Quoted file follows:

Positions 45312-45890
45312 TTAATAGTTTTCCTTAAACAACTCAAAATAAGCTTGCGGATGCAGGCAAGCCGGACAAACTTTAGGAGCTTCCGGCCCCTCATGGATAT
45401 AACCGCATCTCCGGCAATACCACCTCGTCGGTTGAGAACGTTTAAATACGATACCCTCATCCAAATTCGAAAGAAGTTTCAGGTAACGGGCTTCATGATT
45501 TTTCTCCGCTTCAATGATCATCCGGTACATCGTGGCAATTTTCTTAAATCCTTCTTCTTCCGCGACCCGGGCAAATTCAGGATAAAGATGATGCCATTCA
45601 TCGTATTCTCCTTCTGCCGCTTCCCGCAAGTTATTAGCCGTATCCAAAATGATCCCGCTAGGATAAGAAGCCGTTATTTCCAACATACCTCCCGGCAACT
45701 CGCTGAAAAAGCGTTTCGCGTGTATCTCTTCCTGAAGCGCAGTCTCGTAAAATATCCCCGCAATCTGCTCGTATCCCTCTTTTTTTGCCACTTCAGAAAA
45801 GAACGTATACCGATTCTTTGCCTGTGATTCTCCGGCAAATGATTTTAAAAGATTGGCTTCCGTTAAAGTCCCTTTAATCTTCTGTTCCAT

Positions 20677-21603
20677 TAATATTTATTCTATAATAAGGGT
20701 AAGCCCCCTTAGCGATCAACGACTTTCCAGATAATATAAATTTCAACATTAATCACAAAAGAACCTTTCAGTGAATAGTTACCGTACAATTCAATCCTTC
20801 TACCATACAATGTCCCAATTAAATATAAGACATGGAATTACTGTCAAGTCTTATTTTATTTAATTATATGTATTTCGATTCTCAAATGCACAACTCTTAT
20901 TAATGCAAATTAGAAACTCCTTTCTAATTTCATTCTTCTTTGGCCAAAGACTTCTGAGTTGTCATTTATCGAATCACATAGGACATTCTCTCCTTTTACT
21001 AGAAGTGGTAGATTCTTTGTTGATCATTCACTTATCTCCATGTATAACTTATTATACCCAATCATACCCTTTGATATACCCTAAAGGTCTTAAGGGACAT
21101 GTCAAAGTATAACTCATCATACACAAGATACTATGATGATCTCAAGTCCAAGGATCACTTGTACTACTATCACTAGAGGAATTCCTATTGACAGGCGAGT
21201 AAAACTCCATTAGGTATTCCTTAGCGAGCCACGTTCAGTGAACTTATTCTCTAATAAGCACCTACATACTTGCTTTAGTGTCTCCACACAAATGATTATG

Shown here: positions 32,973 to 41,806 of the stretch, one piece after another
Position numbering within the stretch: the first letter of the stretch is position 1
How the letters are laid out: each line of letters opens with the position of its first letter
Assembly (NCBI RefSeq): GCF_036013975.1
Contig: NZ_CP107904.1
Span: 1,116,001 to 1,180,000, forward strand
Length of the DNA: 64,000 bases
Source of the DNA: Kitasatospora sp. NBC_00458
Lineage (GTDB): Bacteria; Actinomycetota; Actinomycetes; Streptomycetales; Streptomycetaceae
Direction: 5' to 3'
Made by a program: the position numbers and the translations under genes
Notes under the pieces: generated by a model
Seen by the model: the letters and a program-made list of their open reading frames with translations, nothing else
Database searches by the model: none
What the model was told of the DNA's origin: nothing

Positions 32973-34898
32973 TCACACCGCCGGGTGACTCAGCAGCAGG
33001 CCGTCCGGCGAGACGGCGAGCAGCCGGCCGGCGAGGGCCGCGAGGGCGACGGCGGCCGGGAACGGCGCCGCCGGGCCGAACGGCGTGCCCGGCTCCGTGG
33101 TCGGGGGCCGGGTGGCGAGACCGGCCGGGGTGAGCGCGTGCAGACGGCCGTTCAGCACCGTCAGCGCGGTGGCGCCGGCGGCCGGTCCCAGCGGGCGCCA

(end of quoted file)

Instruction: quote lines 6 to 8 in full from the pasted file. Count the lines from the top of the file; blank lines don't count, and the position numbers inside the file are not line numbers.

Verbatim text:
45701 CGCTGAAAAAGCGTTTCGCGTGTATCTCTTCCTGAAGCGCAGTCTCGTAAAATATCCCCGCAATCTGCTCGTATCCCTCTTTTTTTGCCACTTCAGAAAA
45801 GAACGTATACCGATTCTTTGCCTGTGATTCTCCGGCAAATGATTTTAAAAGATTGGCTTCCGTTAAAGTCCCTTTAATCTTCTGTTCCAT

Positions 20677-21603